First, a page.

Martin Torgoff has been a contributing editor at Interview and a producer for CNN "World Beat." He is a documentary filmmaker and the author of several books, including the bestselling Elvis: We Love You Tender and American Fool: The Roots and Improbable Rise of John Cougar Mellencamp, which won an ASCAP Deems Taylor award. He lives in New York City with his wife and son.
Providing an exciting picture of American life at the dawn of the 20th century, this volume covers:
- Innovations in technology, such as the airplane and the automobile
-The advent of modern architecture
-The proliferation of advertising aimed at the new middle class
-Fads, games, sports, and hobbies
-Changes in fashion and cuisine
This book also features the burgeoning of the arts, including the school of realism and naturalism in literature, the first truly American music-jazz-and the new performing art that played to American tastes: vaudeville. A wealth of facts, information, and interesting sidelights not available elsewhere makes this a treasure trove for students and interested readers.
Spurred by an afternoon of reminiscing, this book is an amazing array of cultural memory and makes an ideal present for those on the verge of old-timer-itis.
Turn the pages and you'll remember:Howdy Doody The Stroll dance craze The Mod Squad Mr. Tudball and Mrs. Wiggins Hand-cranked water pumps
Because a little nostalgia (from the 50s and 60s) can go along way--Babes Remember!
Central to the book is the concept of brainpower—a term used by Lecklider to capture the ways in which journalists, writers, artists, and others invoked intelligence to embolden the majority of Americans who did not have access to institutions of higher learning. Expressions of brainpower, Lecklider argues, challenged the deeply embedded assumptions in society that intellectual capacity was the province of an educated elite, and that the working class was unreservedly anti-intellectual. Amid changes in work, leisure, and domestic life, brainpower became a means for social transformation in the modern United States. The concept thus provides an exciting vantage point from which to make fresh assessments of ongoing debates over intelligence and access to quality education.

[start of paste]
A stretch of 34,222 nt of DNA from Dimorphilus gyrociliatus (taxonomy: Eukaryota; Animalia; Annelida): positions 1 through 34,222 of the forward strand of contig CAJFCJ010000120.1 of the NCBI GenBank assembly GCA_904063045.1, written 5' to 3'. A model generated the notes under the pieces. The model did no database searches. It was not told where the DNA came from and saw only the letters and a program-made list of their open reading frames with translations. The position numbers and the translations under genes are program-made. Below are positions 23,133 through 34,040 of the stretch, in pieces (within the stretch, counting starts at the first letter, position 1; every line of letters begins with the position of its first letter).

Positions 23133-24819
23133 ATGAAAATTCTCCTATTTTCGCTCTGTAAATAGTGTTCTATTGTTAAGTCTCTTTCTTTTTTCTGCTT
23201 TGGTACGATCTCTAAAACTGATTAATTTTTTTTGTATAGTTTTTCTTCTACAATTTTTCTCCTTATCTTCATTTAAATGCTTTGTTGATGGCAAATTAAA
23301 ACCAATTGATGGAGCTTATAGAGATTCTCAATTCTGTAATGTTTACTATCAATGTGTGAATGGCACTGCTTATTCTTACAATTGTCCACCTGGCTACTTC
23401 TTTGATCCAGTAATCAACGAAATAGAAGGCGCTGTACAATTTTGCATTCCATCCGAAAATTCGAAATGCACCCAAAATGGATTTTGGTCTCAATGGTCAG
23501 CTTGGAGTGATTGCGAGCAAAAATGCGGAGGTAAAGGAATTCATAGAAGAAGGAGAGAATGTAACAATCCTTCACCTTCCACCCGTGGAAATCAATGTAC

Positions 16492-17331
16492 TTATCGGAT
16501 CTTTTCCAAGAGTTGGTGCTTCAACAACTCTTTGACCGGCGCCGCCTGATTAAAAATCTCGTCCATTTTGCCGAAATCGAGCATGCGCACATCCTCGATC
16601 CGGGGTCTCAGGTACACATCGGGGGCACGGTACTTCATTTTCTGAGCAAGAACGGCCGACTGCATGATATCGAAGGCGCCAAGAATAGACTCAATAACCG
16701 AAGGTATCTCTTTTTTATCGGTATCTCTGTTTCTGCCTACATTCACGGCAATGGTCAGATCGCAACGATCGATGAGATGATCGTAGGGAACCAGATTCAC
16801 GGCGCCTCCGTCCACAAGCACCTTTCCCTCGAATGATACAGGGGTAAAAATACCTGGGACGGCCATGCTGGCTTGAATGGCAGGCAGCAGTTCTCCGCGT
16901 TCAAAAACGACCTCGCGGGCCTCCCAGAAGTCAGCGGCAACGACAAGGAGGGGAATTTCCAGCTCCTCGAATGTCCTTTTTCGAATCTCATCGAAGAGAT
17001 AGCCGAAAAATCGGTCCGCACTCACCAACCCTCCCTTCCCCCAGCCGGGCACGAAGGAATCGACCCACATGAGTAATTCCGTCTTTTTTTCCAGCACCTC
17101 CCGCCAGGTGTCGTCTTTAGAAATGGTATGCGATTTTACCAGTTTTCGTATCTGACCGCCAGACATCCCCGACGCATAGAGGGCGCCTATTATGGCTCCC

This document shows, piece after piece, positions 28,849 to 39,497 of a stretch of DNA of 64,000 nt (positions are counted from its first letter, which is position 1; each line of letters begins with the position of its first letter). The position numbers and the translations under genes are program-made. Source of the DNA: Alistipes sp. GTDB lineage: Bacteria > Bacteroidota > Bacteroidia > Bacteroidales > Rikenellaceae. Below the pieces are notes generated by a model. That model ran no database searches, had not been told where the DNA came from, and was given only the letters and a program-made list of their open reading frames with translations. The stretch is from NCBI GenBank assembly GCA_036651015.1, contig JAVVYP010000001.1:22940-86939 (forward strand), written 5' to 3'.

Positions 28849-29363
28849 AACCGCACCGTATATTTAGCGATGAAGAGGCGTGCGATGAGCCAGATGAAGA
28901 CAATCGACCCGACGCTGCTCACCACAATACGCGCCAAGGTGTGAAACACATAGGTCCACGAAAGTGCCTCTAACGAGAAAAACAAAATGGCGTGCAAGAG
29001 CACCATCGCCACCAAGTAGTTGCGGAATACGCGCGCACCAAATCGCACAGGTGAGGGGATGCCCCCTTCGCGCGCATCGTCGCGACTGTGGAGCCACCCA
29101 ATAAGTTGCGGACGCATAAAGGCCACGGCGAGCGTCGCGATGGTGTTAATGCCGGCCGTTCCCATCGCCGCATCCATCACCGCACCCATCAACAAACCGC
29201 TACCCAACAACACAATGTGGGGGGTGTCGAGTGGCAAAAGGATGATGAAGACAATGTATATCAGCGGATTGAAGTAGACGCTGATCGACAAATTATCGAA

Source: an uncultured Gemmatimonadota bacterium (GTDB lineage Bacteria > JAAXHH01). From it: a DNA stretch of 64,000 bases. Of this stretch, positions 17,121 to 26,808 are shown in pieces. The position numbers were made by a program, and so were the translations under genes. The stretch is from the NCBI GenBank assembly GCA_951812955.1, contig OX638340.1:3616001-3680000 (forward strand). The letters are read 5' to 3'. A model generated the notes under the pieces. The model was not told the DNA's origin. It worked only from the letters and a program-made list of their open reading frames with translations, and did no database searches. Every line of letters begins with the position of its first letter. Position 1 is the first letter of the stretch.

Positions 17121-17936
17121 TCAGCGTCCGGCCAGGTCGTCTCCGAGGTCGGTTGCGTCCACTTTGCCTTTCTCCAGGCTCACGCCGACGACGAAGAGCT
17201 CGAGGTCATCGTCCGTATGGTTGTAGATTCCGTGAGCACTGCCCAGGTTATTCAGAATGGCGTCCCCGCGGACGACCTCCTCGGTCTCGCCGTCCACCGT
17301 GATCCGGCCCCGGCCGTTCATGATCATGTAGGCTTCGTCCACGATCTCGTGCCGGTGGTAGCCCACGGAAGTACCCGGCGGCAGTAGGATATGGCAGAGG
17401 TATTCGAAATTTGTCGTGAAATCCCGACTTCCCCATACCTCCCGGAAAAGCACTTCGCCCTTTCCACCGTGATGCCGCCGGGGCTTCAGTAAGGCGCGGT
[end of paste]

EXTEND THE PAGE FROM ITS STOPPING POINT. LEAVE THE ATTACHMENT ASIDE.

Expressions of brainpower in the twentieth century engendered an uncomfortable paradox: they diminished the value of intellectuals (the hapless egghead, for example) while establishing claims to intellectual authority among ordinary women and men, including labor activists, women workers, and African Americans. Reading across historical, literary, and visual media, Lecklider mines popular culture as an arena where the brainpower of ordinary people was commonly invoked and frequently contested.
The book provides a broad examination of American society during the 1920s. Organized thematically, it covers rural and urban America; the changing nature of gender relationships; race relations; popular culture; the rise of mass spectator sports; and religion. Appropriate for general readers and students of history, Daily Life in Jazz Age America provides an informed and compelling narrative history and analysis of daily life within the context of broad historical change.